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Measurement is core to understanding graphene according to researcher

Graphene is one of the materials that is the subject of considerable research and has the potential to be used in a variety of applications. One of the major applications of the material could be in computer CPUs.

Researchers say that the properties of graphene could allow the construction of computer processors that run at 1000GHz frequencies. The material also has potential applications in sensing instruments, chemical sensors, and other biosensors thanks to its low capacitance, which makes a very low signal to noise ratio.

Researcher N.J. Tao from the Biodesign Institute at Arizona State University says that graphene is comprised of a two-dimensional honeycomb structure of carbon atoms and is very strong and versatile. According to Tao, graphene is roughly 200 times stronger than steel and is very light. A sheet of graphene one atom thick and large enough to cover an entire football field would weigh under a gram.

The excitement about graphene isn’t about its strength of lightweight nature, but about its unusual electronic properties. The Biodesign Institute at Arizona State University explains that graphene has a unique and outstanding ability to allow electricity to flow through its material with little impedance.

Tao has been able to measure the quantum capacitance of graphene, which he stresses is an essential part of understanding  of graphene and its use in microprocessors and other applications. The quantum capacitance of a material is the result of the Pauli exclusion principal that states two fermions can't occupy the same location at the same time. That means that when one quantum state inside graphene is filled, fermions are forced to occupy successively higher energy states.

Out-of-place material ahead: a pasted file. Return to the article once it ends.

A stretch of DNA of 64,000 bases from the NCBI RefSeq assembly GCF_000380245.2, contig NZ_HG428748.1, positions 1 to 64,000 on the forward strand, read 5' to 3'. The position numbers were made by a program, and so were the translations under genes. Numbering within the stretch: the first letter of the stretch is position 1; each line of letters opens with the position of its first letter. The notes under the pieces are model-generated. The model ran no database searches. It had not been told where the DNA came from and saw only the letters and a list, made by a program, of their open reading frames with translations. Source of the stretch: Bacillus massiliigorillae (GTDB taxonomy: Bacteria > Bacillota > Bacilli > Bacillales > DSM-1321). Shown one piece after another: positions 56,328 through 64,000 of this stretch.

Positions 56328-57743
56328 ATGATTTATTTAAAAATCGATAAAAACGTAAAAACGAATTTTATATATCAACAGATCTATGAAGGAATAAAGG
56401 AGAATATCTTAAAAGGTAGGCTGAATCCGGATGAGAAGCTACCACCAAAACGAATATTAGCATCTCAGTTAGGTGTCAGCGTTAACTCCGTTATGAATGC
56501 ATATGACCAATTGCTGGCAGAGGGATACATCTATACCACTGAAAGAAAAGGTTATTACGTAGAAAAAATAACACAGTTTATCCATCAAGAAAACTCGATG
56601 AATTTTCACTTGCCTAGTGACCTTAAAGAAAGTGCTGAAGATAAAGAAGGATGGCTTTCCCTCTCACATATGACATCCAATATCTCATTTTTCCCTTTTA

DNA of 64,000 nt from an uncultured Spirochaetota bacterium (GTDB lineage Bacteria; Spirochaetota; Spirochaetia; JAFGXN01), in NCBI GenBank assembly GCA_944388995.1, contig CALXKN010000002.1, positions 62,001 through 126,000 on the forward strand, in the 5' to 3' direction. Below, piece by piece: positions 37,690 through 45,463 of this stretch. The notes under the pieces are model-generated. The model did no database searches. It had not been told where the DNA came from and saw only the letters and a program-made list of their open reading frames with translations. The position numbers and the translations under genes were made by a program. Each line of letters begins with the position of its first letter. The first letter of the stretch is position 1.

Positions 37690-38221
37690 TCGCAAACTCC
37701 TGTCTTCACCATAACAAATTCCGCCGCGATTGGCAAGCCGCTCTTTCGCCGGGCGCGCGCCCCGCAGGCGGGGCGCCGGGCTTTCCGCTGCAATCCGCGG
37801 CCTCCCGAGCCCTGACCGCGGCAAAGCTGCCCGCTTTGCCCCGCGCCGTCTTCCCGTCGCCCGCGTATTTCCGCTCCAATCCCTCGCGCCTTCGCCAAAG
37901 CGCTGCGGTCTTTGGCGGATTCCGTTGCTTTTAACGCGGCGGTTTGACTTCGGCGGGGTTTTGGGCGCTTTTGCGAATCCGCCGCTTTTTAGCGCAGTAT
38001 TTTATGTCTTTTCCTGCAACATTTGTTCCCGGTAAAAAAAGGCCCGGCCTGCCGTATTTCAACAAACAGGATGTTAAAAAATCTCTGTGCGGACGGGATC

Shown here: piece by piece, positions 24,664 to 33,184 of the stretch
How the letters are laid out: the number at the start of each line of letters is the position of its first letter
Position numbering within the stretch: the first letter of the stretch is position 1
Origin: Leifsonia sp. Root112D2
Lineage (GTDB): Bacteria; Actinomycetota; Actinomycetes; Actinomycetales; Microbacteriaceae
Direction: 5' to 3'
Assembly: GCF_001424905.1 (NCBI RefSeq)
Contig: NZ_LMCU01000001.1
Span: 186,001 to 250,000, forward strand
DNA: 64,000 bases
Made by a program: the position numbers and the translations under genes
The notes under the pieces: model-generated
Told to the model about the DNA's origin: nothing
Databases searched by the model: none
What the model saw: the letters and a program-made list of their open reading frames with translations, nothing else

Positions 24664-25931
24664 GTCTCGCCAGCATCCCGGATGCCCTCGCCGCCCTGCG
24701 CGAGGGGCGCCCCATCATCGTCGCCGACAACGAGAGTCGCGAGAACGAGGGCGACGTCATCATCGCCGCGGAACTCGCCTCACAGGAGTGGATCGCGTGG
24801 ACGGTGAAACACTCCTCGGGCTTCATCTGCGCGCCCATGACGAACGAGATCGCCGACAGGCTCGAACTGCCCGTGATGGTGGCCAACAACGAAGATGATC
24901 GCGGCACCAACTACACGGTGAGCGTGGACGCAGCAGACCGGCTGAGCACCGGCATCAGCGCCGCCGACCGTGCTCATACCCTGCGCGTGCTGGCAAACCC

Tao explains the process, "it’s just like in a building, where people are forced to go to the second floor once the first level is occupied."

Tao's study placed two electrodes on to a graphene structure and voltage was applied across the materials two-dimensional surface with a third gate electrode. The ability of graphene to store charge according to the laws of quantum capacitance were directly measured and did not conform to predictions of the behavior of graphene.

One possible future use for graphene in biosensor applications involves putting antibodies onto the surface of graphene to study the interaction of the antibodies with specific antigens. The sensor would be able to detect individual binding events given a suitable sample. The material could also be used in the future as an ultracapacitor to store massive amounts of energy form solar or wind power plants.

Tao said, "You can imagine an atomic sheet, cut into different shapes to create different device properties."




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